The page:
18. Obtain Permutation from Factoradic Initial Factoradic: 3 1 0 0 4 2 1 1 1) Increment every digit by 1 4 2 1 1 2) Replace right-most digit with a 1

19. Obtain Permutation from Factoradic Initial Factoradic: 3 1 0 0 4 2 1 1 1) Increment every digit by 1 4 2 1 1 1 1 2) Replace right-most digit with a 1 3)This 1 is the “new value” (N) If any red value to the right of N is >= N, it gets incremented by 1

20. Obtain Permutation from Factoradic Initial Factoradic: 3 1 0 0 4 2 1 1 1) Increment every digit by 1 4 2 1 1 2) Replace right-most digit with a 1 3)This 1 is the “new value” (N) 1 2 If any red value to the right of N is >= N, it gets incremented by 1

21. Obtain Permutation from Factoradic Initial Factoradic: 3 1 0 0 4 2 1 1 1) Increment every digit by 1 4 2 1 1 2 2) Replace right-most digit with a 1 3)This 1 is the “new value” (N) 1 1 2 2 If any red value to the right of N is >= N, it gets incremented by 1 4) Repeat step 3 until all red numbers have been used

22. Obtain Permutation from Factoradic Initial Factoradic: 3 1 0 0 4 2 1 1 1) Increment every digit by 1 4 2 1 1 4 2) Replace right-most digit with a 1 3)This 1 is the “new value” (N) 1 2 If any red value to the right of N is >= N, it gets incremented by 1 2 2 1 1 3 3 4) Repeat step 3 until all red numbers have been used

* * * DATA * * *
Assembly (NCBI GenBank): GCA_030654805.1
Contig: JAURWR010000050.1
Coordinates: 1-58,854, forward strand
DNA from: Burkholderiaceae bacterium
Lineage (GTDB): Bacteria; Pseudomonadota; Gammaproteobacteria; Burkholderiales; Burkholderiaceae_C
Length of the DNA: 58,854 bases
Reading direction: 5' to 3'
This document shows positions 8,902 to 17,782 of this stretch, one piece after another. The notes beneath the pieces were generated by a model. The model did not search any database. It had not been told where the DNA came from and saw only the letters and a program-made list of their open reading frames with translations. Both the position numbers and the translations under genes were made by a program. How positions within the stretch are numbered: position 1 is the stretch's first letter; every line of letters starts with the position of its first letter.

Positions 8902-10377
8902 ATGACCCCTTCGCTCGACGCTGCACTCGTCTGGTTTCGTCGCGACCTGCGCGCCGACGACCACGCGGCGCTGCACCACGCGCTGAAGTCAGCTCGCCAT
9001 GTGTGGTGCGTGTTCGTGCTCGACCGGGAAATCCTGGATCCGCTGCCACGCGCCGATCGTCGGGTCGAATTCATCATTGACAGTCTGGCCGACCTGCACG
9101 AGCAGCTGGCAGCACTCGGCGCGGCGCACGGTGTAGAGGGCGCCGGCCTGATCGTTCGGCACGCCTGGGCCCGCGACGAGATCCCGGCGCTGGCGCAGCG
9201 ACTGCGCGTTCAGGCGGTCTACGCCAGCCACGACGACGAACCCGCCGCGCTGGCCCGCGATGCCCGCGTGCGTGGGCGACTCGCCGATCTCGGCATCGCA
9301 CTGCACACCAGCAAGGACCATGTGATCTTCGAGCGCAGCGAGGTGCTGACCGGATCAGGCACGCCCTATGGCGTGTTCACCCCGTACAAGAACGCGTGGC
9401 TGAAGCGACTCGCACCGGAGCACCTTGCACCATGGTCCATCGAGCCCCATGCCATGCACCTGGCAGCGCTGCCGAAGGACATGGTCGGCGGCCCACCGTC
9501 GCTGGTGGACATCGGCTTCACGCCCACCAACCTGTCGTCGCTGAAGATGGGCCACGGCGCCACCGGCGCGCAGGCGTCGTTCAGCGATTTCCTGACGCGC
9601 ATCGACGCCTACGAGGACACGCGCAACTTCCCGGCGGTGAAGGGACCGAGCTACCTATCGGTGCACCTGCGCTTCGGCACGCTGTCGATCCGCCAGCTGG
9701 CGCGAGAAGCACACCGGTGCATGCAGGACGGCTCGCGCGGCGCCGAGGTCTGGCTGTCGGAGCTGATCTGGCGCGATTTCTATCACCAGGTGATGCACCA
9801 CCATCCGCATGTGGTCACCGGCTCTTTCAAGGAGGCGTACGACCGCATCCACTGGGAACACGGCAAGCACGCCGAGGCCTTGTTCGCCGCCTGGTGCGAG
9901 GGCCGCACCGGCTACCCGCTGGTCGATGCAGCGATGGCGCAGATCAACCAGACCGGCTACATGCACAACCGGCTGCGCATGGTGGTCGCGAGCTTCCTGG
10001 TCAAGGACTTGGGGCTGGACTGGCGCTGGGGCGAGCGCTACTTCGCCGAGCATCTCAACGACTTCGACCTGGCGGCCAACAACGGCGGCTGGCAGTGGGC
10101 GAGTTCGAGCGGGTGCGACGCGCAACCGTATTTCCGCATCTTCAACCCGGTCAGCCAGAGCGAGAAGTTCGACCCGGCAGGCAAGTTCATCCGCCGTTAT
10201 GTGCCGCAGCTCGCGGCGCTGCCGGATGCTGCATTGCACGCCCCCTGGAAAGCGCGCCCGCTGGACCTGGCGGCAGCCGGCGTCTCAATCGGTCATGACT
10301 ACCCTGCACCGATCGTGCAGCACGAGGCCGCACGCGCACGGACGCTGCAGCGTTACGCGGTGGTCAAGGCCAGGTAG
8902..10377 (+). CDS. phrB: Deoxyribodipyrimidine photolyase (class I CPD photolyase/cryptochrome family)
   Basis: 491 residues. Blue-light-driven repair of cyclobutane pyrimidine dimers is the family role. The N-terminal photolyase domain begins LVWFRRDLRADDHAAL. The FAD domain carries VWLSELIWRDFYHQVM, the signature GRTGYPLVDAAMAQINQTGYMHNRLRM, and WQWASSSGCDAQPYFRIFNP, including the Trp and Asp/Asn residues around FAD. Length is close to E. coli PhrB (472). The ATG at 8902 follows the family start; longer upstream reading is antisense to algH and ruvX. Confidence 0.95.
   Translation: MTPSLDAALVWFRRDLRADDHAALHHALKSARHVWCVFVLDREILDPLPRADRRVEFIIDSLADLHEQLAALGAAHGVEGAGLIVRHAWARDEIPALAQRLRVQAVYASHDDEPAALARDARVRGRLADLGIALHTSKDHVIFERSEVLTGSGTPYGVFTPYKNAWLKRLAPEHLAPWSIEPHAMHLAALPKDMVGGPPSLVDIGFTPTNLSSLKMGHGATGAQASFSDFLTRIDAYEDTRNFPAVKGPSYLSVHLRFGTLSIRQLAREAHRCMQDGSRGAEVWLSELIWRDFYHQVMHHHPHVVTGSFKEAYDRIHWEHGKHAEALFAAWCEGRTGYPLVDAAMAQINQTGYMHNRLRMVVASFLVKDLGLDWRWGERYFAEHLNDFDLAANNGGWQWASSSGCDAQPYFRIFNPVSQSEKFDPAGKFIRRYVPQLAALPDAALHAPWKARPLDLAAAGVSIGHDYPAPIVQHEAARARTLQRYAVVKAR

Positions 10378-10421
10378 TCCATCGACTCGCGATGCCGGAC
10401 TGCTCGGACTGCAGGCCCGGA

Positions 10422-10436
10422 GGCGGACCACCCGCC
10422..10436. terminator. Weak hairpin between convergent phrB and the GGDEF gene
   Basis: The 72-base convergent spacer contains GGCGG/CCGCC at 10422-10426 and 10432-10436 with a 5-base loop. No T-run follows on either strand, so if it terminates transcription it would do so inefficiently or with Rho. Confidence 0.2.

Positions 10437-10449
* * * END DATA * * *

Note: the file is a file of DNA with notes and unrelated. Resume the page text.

23. Obtain Permutation from Factoradic Initial Factoradic: 3 1 0 0 4 2 1 1 1) Increment every digit by 1 4 2 1 1 2) Replace right-most digit with a 1 3)This 1 is the “new value” (N) 1 2 If any red value to the right of N is >= N, it gets incremented by 1 2 1 3 4 2 1 3 4) Repeat step 3 until all red numbers have been used 3 1 0 2 4) Decrement all numbers by 1

24. Use Permutation to swap bits 3 1 0 2 Obtained Permutation: Original Binary Data: 1 0 1 0 Encrypted Bit Array Data: 2 3 0 1

25. Use Permutation to swap bits 3 1 0 2 Obtained Permutation: Original Binary Data: 1 0 1 0 Encrypted Bit Array Data: 1 2 3 0 1

26. Use Permutation to swap bits 3 1 0 2 Obtained Permutation: Original Binary Data: 1 0 1 0 Encrypted Bit Array Data: 0 1 2 3 0 1

27. Use Permutation to swap bits 3 1 0 2 Obtained Permutation: Original Binary Data: 1 0 1 0 Encrypted Bit Array Data: 0 1 1 2 3 0 1

28. Use Permutation to swap bits 3 1 0 2 Obtained Permutation: Original Binary Data: 1 0 1 0 Encrypted Bit Array Data: 0 0 1 1 2 3 0 1

29. Project Summary Use the principles of factoradics to: • Encrypt/Decrypt any binary file on the Windows platform • Generate keys to decrypt files Like a really long password stored in a text file